Login
Copyright

What is the Cerebrum? - Definition, Functions & Location

An error occurred trying to load this video.

Try refreshing the page, or contact customer support.

Coming up next: What is the Medulla? - Definition, Function & Location

You're on a roll. Keep up the good work!

Take Quiz Watch Next Lesson
 Replay
Your next lesson will play in 10 seconds
  • 0:00 What is the Cerebrum?
  • 0:35 Location
  • 1:05 Lobes and Functions
  • 2:45 Parts Within the Lobes
  • 4:25 Lesson Summary
Add to Add to Add to

Want to watch this again later?

Log in or sign up to add this lesson to a Custom Course.

Login or Sign up

Timeline
Autoplay
Autoplay
Create an account to start this course today
Try it free for 5 days!
Create An Account

Recommended Lessons and Courses for You

Lesson Transcript
Instructor: Randyl Rohm

Randyl has taught college Anatomy and Physiology, Human Biology and has a master's degree in biological sciences.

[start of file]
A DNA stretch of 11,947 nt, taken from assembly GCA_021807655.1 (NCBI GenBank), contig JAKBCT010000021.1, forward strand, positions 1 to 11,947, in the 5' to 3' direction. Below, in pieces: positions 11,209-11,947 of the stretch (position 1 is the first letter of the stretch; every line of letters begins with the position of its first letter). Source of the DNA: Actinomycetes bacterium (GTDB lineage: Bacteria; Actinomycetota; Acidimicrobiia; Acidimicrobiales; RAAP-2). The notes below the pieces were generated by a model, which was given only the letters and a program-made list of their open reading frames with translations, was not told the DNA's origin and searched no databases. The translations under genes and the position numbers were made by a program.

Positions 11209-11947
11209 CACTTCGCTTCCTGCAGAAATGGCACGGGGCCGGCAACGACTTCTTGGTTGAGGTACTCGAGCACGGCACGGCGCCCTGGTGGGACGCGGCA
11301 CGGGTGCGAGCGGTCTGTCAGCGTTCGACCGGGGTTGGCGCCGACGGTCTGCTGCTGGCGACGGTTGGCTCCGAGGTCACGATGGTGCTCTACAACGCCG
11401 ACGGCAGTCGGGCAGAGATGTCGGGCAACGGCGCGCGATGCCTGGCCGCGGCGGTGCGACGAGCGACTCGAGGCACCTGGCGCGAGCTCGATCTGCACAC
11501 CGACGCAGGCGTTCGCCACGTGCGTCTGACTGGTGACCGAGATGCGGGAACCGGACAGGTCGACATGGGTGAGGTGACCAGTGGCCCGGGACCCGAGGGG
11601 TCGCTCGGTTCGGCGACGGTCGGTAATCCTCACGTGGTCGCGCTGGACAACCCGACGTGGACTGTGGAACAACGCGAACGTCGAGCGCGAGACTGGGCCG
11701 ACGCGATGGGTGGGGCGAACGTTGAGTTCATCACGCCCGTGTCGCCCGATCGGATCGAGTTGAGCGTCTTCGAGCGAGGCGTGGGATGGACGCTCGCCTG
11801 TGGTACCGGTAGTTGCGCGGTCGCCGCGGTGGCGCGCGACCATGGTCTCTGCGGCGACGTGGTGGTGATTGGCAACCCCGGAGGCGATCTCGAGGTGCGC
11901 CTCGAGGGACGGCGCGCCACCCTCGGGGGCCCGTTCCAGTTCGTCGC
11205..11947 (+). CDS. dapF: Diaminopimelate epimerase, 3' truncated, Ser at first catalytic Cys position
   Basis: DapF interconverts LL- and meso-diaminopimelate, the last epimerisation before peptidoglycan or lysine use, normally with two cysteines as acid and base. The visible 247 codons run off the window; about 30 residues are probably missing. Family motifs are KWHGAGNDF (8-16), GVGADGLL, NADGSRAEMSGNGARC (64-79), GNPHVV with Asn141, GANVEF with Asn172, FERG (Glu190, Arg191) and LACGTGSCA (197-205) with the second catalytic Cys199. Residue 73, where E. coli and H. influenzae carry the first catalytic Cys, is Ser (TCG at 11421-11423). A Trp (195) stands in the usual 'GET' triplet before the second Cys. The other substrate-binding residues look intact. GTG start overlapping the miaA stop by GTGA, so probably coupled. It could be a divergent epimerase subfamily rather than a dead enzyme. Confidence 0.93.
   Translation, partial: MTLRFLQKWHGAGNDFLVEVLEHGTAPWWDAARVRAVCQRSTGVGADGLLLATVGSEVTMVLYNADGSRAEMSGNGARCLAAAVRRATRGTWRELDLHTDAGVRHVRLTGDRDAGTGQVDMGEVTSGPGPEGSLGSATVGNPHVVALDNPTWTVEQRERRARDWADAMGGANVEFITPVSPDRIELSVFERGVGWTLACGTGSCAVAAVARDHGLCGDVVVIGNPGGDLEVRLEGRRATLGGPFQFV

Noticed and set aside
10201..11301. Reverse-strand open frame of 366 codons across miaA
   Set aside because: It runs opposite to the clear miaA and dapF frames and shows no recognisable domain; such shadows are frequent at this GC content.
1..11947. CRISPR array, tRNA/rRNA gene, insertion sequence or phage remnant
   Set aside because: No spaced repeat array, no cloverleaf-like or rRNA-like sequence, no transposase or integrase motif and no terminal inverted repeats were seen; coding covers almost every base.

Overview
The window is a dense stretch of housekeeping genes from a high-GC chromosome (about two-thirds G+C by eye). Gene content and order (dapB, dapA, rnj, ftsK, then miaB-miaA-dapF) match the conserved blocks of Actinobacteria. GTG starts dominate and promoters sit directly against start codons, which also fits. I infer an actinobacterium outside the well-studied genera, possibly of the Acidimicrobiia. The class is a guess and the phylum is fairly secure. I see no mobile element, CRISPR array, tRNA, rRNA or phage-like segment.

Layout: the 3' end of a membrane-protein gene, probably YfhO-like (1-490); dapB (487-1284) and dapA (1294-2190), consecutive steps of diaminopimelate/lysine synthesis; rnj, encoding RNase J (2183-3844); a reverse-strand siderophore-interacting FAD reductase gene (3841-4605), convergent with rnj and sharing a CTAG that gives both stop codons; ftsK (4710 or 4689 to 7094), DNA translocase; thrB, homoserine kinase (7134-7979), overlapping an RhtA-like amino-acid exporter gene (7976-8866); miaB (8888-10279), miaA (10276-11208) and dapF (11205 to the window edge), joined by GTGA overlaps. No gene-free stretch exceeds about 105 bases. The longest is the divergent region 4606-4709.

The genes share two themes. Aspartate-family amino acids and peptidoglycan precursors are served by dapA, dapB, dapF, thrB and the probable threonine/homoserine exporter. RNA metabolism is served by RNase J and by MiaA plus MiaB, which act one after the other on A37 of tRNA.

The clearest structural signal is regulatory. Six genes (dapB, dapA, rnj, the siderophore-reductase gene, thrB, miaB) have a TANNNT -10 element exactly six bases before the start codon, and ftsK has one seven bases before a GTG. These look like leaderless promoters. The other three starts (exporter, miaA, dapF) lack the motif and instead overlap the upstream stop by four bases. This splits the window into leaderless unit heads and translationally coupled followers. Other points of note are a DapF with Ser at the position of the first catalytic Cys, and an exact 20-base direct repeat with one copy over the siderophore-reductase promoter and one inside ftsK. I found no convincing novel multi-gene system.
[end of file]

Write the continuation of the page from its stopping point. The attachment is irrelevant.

The cerebrum is a structure found in the brain. In this lesson, we will identify where the cerebrum is located in the brain and why it is vital to your everyday life.

What is the Cerebrum?

How do you tell the difference between a quarter and a dime when you reach into your front pocket in search of correct change? The answer to this question is found in your cerebrum. Your cerebrum is the main part of the brain in humans and other vertebrates. Functionally, it obtains information from your surroundings and/or body and then sends that information to a specific part of the cerebrum. The cerebrum interprets the knowledge and decides what must happen next. In short, your cerebrum, although approximately the size of a cantaloupe, holds the instructions for everything you do in your daily life.

Location

The cerebrum is located in the upper part of the cranial cavity, which is a space inside the top of the skull. It is divided into a right hemisphere and a left hemisphere by a deep groove known as the longitudinal fissure. The right half of the cerebrum controls the left side of the body. The left half of the cerebrum controls the right side of the body. The two halves are linked by the corpus callosum, a bundle of neural fibers. The corpus callosum passes messages between the two halves so that they can communicate with one another.